But what do you do with the money AFTER you have sold your dental practice?
Guest Post from Jonnie Whittle at Clarion Wealth Planning Ltd.
But before that – CB here – I’m frequently contacted by people who have products and services to sell to my clients. For over 20 years I have maintained a policy that I do not accept introducers fees or commissions – I simply broadcast and comment on good ideas. One group that contact me are financial planners, often asking for recommendations. My response is always to ask them to submit case studies that may be of interest to my readership. They all say “yes” but seldom do anything about it. So here’s a “shout out” for Jonnie Whittle at Clarion, whose Chairman Keith Thompson and MD Ron Walker are old friends from my past. Thank you Jonnie for taking the time and trouble. If you are over 50 and either have or are likely to sell a practice, you will find this brief but interesting.
James sold his practice three years ago. Following a 36-month earn-out James is about to fully retire. He is aged 60 and his wife, Elaine, is 55. His current financial situation can be summarised as follows.
Main residence: £800k (small mortgage £80K)
South of France holiday home: £300k
NHS Pension: £30k net p/a with a lump sum of £110k
Personal Pension Fund: £380k
ISAs: James £90k; Elaine £90K
Sale proceeds after tax: £1.8m
Elaine: Teacher’s pension £12k net p/a already in payment
2 Children, aged 26 & 28, both financially independent but renting at the moment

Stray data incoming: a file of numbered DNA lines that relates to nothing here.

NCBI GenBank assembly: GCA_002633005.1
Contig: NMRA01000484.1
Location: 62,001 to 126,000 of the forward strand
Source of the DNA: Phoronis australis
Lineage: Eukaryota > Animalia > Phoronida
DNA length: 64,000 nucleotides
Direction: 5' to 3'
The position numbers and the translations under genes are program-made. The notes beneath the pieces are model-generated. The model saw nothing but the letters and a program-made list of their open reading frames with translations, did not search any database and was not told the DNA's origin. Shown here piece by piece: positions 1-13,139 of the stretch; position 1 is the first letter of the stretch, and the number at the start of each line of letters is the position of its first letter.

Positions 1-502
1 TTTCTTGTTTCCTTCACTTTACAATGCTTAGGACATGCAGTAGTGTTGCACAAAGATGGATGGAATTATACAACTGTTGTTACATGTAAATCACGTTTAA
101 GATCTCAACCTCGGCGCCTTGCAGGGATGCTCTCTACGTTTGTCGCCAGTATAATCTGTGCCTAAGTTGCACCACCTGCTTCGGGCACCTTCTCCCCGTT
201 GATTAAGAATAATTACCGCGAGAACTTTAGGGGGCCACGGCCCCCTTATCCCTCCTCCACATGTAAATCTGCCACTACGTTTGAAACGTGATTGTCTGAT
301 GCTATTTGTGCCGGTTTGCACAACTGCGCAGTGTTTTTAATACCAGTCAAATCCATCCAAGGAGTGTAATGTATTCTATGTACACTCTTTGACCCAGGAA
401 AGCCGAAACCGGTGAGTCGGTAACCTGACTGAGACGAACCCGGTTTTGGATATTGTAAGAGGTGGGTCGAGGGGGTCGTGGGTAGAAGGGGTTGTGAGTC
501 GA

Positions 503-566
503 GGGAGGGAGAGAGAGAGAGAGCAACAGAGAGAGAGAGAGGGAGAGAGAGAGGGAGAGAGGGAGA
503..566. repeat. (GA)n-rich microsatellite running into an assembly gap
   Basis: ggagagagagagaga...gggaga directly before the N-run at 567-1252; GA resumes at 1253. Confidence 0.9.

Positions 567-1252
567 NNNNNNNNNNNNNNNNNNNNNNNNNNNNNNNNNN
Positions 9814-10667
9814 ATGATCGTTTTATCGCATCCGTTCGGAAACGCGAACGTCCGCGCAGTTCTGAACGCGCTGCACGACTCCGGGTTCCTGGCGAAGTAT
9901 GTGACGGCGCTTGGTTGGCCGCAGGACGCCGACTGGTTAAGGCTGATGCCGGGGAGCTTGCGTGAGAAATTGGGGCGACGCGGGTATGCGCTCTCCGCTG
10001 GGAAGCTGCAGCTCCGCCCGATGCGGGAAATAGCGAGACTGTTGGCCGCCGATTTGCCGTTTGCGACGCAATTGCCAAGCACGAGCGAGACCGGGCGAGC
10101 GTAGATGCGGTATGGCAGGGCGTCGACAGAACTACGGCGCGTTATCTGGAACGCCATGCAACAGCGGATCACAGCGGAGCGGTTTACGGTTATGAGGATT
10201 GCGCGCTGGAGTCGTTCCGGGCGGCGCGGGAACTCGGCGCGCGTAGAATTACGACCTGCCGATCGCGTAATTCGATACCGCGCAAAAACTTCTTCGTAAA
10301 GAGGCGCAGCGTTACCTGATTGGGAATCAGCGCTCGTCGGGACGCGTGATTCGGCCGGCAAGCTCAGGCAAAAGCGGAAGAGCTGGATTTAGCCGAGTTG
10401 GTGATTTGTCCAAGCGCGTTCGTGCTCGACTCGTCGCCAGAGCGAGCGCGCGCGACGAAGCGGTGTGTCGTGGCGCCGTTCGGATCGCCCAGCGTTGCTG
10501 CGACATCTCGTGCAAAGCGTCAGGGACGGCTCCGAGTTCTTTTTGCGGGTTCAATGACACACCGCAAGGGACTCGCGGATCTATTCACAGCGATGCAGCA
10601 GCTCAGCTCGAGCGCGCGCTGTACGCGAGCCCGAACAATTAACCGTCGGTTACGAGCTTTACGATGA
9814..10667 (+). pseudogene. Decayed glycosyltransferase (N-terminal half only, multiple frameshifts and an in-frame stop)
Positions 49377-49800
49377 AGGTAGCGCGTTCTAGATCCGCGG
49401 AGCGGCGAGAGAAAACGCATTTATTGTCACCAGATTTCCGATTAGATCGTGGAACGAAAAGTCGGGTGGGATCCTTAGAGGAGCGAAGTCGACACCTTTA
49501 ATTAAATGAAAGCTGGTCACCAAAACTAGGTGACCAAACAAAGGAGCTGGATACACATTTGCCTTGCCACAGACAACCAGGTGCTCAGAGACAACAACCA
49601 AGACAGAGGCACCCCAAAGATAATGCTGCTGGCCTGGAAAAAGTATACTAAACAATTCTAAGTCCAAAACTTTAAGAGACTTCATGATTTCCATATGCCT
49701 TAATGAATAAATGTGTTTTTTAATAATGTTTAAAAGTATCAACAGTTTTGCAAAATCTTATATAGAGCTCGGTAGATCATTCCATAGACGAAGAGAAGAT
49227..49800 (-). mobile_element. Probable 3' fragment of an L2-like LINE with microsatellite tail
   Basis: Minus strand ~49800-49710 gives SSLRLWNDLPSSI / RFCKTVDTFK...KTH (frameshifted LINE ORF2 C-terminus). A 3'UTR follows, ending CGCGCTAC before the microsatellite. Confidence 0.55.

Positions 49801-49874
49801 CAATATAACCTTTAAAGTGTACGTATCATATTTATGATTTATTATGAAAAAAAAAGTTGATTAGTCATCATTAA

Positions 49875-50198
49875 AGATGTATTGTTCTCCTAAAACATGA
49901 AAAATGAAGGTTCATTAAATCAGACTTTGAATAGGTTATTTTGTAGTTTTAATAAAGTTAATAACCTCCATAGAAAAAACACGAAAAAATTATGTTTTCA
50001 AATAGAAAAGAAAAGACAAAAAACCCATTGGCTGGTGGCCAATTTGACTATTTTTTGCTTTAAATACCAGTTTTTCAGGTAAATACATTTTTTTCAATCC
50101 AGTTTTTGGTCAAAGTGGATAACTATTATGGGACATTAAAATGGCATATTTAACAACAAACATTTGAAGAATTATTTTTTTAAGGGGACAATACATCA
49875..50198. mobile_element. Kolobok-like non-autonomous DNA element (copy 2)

James and Elaine would like to travel/holiday more for the next 5-10 years and envisage their expenditure to be £120k, reducing to £80k from age 70. They would also like to help their children with deposits for their first houses at around the age of 30.
As in business, the key to enjoying the fruits of your hard work is to have the comfort and confidence that you have enough money to do what you need to do and that it is working as efficient as possible. To put it simply your income needs to cover your chosen expenditure, matching a well-thought-out strategy.
There are many ways to deliver James and his family’s objectives. Initially the following may be one option.
Pay down the mortgage on the residence using £80k tax free lump sum from James’s NHS pension
Place £100K from the sale proceeds in a year’s fixed-rate cash account, and £100K in a three-year fixed-rate cash account to fund the children’s house deposits from the sale proceeds
Review and realign the risk profile of the pension and ISA investments to an agreed investment mandate for the medium to long term
Review the couple’s full estate and calculate the possible IHT liability, which can be covered with a simple whole of life policy written in trust
£1.6m could be invested in a tax-efficient offshore investment bond, allowing up to £80k (5% of the principal sum) per annum to be withdrawn without any tax.
£120k per annum is required in the medium term. This will consist of: James’s NHS pension income of £30k, after basic rate income tax, Elaine’s £12k pension, and the remainder made up of £78k from the offshore bond with no further tax to pay.
The main advantage of the above solution is the control of possible monies from the offshore bond, with the added bonus that by minimising withdrawals from the personal pension fund a potentially valuable source of family wealth is kept outside the couple’s taxable estate.
The key is to keep James within the basic (20%) rate income tax band by using a mixture of cash flow from different assets. This will need to be adjusted at state pension age as there will potentially be another £10k of taxable income received by James.